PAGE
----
From Nationals Journal we get this brief summary:
When the Nationals acquired Dukes on Dec. 3, 2007, from Tampa Bay, the team that drafted him, they knew they were taking a risk. Dukes had talent; Washington saw that much last year, when he smacked 13 home runs, batted .264, and led all regulars in slugging percentage. But Dukes was also known for a history of legal troubles. He has been arrested three times for battery, once for assault. And in the spring of 2007, as Nishea Dukes filed for divorce, Dukes left her a voice mail that threatened her life and the lives of her children.A few things they left out:
- Two of his battery arrests happened when he was 13 and 14 years old. Because he was a minor, the details of these arrests aren't public, but we do know that 'battery' could mean that he got in a fight on the playground. And we do know that the first of these arrests happened about a year after his father was sentenced to life in prison for murdering Elijah's mom's cocaine dealer. Can't imagine why he might have been a troubled teen.
- Dukes's "assault" arrest was for throwing a remote control at Gilbert. Charges were never filed.
- Nishea Gilbert was once arrested for battery against Dukes--she apparently scratched his back.
- He's never killed anyone, tried to kill anyone, or been associated with anything remotely close to an attempted murder or gun crime.
- When Gilbert received the supposed 'death threat' text message, she didn't call the police. She called the St. Pete Times (which is what you do when you want to embarrass your ex-husband, not when you're afraid for your life).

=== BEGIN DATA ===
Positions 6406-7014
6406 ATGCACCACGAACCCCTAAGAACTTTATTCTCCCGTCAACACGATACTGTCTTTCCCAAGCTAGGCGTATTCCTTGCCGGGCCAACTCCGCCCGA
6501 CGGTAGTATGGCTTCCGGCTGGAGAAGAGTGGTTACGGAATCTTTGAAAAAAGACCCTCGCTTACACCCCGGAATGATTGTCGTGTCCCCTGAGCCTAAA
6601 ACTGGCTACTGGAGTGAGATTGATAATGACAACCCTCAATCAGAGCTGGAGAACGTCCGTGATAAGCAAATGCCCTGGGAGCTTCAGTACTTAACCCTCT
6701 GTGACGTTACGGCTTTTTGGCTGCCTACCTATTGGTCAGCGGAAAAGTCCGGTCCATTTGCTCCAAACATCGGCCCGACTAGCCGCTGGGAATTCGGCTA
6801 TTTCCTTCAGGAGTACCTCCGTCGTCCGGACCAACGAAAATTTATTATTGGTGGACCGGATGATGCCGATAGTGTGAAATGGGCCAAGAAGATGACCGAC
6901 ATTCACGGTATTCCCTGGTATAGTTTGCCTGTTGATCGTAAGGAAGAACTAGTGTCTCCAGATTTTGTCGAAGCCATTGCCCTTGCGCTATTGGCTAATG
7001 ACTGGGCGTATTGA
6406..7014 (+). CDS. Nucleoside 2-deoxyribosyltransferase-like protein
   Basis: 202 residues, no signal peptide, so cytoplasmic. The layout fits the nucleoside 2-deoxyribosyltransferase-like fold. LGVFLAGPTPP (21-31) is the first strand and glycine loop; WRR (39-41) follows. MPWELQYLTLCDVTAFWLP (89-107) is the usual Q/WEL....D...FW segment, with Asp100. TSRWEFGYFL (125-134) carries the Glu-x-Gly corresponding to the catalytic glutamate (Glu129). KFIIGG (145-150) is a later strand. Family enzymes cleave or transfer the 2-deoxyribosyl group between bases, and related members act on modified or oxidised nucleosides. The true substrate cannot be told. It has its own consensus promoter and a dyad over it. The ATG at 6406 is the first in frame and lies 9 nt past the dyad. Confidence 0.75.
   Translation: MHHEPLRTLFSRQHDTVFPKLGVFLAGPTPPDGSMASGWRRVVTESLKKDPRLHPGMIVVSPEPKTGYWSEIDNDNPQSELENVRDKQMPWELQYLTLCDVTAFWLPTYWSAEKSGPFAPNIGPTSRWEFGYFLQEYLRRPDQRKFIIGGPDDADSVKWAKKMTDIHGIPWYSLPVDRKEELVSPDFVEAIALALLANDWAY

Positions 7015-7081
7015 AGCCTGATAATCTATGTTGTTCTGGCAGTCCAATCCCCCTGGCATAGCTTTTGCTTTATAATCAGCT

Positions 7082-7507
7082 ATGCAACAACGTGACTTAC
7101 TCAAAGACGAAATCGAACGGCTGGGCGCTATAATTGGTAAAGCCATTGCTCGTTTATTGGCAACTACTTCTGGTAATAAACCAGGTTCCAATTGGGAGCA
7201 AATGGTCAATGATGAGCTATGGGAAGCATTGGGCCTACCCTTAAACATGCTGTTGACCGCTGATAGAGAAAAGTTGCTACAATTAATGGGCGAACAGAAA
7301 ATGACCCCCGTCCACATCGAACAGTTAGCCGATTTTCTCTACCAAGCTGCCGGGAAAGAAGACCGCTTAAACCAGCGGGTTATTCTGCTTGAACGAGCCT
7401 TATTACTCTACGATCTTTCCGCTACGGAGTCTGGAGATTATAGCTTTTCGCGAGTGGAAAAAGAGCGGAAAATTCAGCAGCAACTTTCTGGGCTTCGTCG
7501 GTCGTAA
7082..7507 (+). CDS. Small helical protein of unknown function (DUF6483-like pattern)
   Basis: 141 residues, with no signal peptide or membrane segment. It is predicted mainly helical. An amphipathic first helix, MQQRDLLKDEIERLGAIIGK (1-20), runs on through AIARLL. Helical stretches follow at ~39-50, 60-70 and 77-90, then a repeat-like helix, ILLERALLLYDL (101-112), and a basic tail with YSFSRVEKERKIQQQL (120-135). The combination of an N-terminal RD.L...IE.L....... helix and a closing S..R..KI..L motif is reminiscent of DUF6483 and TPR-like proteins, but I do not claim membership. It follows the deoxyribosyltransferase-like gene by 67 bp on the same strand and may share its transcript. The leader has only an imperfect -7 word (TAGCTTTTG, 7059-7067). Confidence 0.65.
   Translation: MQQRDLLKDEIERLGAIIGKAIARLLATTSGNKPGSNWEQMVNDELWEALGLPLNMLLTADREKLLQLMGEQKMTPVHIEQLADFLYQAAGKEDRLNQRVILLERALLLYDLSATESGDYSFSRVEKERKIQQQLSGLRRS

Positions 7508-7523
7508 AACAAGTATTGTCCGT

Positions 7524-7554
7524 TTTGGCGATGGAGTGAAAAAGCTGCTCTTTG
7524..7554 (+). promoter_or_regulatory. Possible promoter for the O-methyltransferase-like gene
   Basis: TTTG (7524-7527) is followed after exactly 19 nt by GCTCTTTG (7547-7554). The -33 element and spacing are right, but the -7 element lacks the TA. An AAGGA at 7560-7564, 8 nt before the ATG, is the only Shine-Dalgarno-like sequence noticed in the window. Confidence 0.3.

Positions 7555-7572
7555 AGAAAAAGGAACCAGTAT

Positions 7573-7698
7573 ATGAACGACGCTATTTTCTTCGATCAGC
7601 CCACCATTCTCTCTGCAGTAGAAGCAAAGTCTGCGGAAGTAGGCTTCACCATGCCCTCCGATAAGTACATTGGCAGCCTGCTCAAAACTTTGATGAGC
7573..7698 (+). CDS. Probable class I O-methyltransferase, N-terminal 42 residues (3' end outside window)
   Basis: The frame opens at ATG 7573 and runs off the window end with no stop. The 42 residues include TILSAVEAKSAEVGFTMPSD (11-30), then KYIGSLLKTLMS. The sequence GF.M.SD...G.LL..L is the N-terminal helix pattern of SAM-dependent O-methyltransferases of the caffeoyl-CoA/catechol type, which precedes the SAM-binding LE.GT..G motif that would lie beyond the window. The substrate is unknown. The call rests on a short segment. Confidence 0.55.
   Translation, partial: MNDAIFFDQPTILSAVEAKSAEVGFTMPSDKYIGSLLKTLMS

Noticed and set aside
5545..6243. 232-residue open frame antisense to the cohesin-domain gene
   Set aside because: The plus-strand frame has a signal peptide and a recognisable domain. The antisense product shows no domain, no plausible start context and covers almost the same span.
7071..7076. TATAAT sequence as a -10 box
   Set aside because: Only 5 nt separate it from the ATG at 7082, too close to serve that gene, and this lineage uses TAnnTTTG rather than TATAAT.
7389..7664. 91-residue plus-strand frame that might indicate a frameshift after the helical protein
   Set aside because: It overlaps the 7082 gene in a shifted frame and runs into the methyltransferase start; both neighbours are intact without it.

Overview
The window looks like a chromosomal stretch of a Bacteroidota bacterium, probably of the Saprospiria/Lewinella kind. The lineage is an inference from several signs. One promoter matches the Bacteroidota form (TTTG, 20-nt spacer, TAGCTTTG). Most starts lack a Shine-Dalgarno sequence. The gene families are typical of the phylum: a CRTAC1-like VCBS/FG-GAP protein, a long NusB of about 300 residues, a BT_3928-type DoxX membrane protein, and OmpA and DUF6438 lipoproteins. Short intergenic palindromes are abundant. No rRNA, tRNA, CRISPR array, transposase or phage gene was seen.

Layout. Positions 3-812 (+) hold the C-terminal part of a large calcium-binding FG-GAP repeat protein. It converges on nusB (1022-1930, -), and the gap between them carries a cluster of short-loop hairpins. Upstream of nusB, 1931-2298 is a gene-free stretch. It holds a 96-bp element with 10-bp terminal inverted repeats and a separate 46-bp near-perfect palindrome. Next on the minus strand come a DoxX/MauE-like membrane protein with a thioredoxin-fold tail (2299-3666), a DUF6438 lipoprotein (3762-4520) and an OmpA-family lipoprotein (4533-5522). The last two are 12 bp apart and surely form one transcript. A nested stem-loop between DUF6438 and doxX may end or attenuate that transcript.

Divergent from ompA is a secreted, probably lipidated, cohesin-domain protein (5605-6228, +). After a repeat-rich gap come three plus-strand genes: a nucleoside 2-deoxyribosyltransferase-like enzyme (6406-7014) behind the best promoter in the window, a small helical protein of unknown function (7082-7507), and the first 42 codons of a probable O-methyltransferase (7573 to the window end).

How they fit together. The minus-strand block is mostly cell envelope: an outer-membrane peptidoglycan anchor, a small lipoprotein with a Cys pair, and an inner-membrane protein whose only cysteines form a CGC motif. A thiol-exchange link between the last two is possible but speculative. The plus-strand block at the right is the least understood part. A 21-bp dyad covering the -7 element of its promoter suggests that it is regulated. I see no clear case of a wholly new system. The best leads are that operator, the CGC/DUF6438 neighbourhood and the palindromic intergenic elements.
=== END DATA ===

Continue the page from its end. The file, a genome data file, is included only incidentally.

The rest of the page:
- Being arrested isn't the same as being convicted.
It's important to note that he has been convicted of a violent crime in his life--just one, but a serious one nonetheless. He pleaded no contest to a battery charge for punching and choking his sister. I don't at all mean to minimize the severity of that crime by pointing out the bogus nature of the other incidents listed.
Whenever these stories get written, I wonder why the media is so bent on casting Dukes in the worst possible light. Why go so far out of your way to omit mitigating circumstances? Why present information in a way that it implies more than actually happened? Why is the word "JAIL" screaming in every headline when he obviously isn't going to jail? It's slanted, sensationalistic journalism.
Is Dukes a good guy? I don't know--never met the guy. But given his background and family situation as a child, the statistics would say he's beaten the odds just to be alive and out of jail. Watching him on the field and listening to his rare press appearances, he doesn't seem like a sociopath. I read these stories, and it reminds me of the knuckleheads on Springer, not Rae Carruth. Really, I think this kind of smut doesn't belong in the papers at all. Just leave the guy alone.